Tsetan would be repeatedly approached by hospital visitors with questions surrounding her health and why she was wearing the mask. These questions, she noticed, were never aimed at her African-American coworker who sat next to and also wore the medical face mask.
“Are you sick? What’s wrong with you? Why are you wearing the mask? It just made me extremely uncomfortable.” Tsetan revealed.
Tsetan was rotated to a backroom area where she would no longer be at the front and center of the hospital’s entrance. “It’s routine and it wasn’t in response to what happened, but I was so relieved because now I didn’t have to deal with the questions,” she said.
Tsetan expressed that her experience with the hospital wasn’t reflective of students at the university and she widely attributes that to the fact that Stony Brook University is very diverse. “In the hospital, anyone comes and goes, but at school, it’s much more understanding and people aren’t like that.”
However, in mid-March, Kappa Phi Lambda Sorority Inc., a predominantly East-Asian sorority at Stony Brook University received racists slurs on a google form for a fundraiser. The form was for those who wanted to order skewers for the sorority’s fundraiser. The fill-in’s in the form read “F— you chinese (vulgarity) for COVID19” and listed “bat skewers” as the skewer of choice, in reference to bats being a possible source for the coronavirus.
Sara Tonen, a member of the Sorority, expressed disbelief in receiving the form. “Never did I expect I would see something like this; once I saw the entire form I was so angry.”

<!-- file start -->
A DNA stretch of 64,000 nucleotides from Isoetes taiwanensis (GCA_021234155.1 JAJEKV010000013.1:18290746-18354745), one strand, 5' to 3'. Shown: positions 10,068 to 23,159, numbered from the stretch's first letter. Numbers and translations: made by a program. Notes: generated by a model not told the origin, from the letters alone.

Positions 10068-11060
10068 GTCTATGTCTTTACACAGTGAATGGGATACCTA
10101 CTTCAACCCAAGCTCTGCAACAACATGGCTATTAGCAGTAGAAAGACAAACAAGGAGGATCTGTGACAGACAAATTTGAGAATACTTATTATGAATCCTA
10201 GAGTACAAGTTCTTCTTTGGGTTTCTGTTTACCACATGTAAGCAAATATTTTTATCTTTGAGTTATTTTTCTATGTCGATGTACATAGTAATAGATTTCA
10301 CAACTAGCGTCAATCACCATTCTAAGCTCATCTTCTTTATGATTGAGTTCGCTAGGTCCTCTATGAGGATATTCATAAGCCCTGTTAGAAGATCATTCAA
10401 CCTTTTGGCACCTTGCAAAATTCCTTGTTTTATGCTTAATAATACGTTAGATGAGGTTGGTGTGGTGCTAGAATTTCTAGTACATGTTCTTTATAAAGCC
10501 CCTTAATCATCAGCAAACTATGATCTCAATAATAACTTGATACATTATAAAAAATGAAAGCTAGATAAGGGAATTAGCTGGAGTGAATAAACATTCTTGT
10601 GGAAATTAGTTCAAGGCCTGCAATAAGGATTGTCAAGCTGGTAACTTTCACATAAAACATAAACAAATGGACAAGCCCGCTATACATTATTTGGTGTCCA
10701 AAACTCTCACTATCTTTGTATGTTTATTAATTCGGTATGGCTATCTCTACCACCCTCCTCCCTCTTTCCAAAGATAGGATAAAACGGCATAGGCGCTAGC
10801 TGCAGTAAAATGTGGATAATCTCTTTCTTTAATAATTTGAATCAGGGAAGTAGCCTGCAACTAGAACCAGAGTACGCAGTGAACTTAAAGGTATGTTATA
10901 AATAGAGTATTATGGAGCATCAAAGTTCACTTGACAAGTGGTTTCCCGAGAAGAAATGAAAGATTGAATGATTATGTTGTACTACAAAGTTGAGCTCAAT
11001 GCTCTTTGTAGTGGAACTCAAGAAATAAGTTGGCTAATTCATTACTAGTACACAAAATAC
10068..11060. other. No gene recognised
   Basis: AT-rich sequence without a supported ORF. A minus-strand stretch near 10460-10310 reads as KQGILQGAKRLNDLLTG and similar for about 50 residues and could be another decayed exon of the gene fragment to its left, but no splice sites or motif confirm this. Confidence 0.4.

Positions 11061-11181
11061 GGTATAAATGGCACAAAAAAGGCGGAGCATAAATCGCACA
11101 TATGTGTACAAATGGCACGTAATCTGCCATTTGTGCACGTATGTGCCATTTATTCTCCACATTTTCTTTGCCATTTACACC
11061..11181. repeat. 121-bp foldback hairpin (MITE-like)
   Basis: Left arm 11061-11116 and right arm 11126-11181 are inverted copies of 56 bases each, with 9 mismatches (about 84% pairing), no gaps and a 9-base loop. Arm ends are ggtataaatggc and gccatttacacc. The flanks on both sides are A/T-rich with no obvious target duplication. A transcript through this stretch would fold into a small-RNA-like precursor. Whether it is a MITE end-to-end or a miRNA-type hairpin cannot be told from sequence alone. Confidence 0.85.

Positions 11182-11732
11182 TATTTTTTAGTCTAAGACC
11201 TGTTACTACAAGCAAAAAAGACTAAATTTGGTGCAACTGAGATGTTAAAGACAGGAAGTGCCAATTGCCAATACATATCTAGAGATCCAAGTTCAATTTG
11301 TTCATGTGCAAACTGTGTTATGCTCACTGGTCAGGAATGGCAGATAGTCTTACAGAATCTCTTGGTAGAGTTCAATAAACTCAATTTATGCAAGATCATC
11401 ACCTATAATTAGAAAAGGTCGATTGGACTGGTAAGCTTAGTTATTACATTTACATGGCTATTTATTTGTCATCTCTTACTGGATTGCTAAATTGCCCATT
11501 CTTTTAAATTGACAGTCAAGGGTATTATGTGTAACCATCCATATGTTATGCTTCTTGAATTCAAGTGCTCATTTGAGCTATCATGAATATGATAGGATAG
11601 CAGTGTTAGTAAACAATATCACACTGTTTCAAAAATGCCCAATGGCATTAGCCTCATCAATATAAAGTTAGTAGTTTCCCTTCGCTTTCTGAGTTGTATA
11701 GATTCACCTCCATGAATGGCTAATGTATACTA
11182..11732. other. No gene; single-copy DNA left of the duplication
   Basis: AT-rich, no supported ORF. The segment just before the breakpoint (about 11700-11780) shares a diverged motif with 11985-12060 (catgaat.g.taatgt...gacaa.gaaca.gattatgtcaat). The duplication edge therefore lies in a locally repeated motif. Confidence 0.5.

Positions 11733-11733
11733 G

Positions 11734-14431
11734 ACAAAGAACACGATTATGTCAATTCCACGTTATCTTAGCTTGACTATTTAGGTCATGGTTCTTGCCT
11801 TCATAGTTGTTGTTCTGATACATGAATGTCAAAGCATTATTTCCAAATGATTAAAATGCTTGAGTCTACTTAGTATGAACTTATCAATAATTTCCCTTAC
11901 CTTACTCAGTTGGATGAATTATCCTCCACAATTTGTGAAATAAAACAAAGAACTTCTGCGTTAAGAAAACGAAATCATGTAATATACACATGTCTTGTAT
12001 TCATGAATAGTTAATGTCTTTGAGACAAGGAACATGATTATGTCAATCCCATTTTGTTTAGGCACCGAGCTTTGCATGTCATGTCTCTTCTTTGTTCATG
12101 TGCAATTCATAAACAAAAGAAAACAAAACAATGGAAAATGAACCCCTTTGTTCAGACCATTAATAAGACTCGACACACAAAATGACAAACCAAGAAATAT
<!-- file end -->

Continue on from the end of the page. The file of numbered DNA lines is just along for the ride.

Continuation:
Yet others are expressing support for the Asian-American community at Stony Brook University. Wei Chen, a junior international Asian student, revealed that in her dorm building people have been widely supportive. An RA bulletin board that she took a picture of to show others, reading “I am not a virus” and renouncing xenophobia was proudly displayed in her hall.
Alex Wong, an Asian senior at the university, stated that the fear isn’t in just other communities but in the Asian community itself. “My parents don’t want my grandma going to Flushing because of the high concentration of Asians.” He said.
On social media platforms, videos showing assaults on Asian people have widely circulated. Specifically, one showing a man being Febrezed on a subway train and another of an elderly man being beaten and harassed by a crowd.
“The flu kills people all the time, but no one makes a big deal out of that.” Rachel Lau, a senior from Hong Kong in clinical studies, stated.
The coronavirus strain COVID-19, has a global mortality rate estimated at about 3.4 percent according to World Health Organization (WHO) officials. Influenza, commonly referred to as the flu, has a mortality rate less than 1 percent. However, it is expected that with time, the rate will decrease for COVID-19.
Stony Brook University, along with many other universities across the country, have moved to online classes for the remainder of the semester and have closed dorms in an effort to reduce population density on campus.